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I have installed Ubuntu by manually specifying the partitions /, /swap & /home. I am new to Ubuntu so I would like to verify whether these partitions are working properly.

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    manpages.ubuntu.com/manpages/quantal/man1/debsums.1.html (?) Thing is... this is done by Ubuntu itself during installation (the deb packages are checked against their md5 checksum). – Rinzwind Apr 15 '13 at 12:26
  • what is that? I could not understand a thing... sorry – Cool_Coder Apr 15 '13 at 12:28
  • Hi @Cool_Coder , That command will check every installed package in your system . so that you can know is properly installed or something break behind the wall. very useful command. – rɑːdʒɑ Apr 15 '13 at 12:42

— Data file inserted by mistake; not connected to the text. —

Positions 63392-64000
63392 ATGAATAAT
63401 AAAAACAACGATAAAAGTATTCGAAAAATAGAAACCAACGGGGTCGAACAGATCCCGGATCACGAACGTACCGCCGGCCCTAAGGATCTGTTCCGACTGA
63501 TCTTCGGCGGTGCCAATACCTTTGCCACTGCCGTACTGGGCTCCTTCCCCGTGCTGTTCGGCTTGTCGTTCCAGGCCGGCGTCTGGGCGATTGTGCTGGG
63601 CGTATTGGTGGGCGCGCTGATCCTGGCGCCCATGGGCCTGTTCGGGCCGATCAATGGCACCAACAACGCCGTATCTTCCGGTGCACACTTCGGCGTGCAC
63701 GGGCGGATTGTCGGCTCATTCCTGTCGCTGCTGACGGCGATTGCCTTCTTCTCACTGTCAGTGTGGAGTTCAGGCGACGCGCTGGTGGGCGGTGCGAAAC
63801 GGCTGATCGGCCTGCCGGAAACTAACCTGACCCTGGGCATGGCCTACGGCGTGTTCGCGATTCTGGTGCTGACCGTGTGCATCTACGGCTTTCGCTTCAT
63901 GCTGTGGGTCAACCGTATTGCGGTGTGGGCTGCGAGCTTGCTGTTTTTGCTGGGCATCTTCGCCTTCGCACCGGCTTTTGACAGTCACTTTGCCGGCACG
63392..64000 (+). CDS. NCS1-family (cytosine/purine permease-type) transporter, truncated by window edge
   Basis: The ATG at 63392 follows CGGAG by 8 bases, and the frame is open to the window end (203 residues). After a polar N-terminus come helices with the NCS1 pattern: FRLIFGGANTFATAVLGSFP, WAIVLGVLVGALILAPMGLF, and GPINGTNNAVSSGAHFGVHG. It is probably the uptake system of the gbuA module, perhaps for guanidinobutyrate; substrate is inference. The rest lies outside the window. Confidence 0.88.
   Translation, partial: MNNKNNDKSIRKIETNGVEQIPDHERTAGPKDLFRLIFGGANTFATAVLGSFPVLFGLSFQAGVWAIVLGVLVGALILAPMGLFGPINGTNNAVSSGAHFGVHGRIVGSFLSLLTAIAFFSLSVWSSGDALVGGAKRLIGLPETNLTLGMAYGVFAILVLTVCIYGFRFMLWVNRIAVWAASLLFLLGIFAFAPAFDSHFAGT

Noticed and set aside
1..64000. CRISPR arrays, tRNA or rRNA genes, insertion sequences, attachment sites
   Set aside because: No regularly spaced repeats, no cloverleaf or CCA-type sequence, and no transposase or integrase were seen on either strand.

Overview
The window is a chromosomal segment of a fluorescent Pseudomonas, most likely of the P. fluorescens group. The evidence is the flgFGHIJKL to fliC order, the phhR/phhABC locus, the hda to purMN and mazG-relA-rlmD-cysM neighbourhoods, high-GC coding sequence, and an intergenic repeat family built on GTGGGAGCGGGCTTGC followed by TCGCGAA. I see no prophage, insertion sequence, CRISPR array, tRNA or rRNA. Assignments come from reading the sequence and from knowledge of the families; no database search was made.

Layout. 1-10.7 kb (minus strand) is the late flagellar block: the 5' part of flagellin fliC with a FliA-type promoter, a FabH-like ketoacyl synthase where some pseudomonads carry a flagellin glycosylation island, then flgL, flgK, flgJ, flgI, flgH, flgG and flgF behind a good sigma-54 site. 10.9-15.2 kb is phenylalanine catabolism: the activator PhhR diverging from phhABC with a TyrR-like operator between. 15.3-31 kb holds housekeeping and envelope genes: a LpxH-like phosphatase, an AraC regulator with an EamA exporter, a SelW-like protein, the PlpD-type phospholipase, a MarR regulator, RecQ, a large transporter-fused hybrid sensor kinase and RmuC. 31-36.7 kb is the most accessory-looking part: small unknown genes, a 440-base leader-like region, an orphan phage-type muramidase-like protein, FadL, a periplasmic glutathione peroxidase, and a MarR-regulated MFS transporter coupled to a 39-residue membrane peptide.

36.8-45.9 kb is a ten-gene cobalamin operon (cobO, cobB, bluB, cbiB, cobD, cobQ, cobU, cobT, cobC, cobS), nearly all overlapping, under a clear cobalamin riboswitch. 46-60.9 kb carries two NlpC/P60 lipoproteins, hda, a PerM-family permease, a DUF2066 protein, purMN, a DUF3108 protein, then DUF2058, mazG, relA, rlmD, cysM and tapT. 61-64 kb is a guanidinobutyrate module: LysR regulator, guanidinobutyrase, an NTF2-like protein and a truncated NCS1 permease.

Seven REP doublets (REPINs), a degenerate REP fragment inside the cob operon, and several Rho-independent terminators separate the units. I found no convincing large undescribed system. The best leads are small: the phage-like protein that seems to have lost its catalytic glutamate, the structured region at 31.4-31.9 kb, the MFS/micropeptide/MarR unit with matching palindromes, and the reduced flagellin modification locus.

• @Cool_Coder glance at examples section of that man page. It will guide on usage . – rɑːdʒɑ Apr 15 '13 at 12:43
  • Hi Jai what should do if I only want to check whether the partitions are created correctly & are working as per spec? – Cool_Coder Apr 15 '13 at 13:07
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The df command shows how much free/used space is on each mounted filesystem, and the mount command shows what filesystems are mounted. You can use either to make sure /home is mounted. free shows how much used/free ram/swap you have, so you can use that to verify that your swap partition is mounted, or cat /proc/swaps for a simple list of mounted swap partitions.

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A gui based tool is also an option.

GParted provides a graphical view of devices and partitions. It might already be installed on your system:

Applications | System Tools | Administration | GParted

If you're using Unity - type GParted in Dash should find it

If it's not installed you may install it using Software Center

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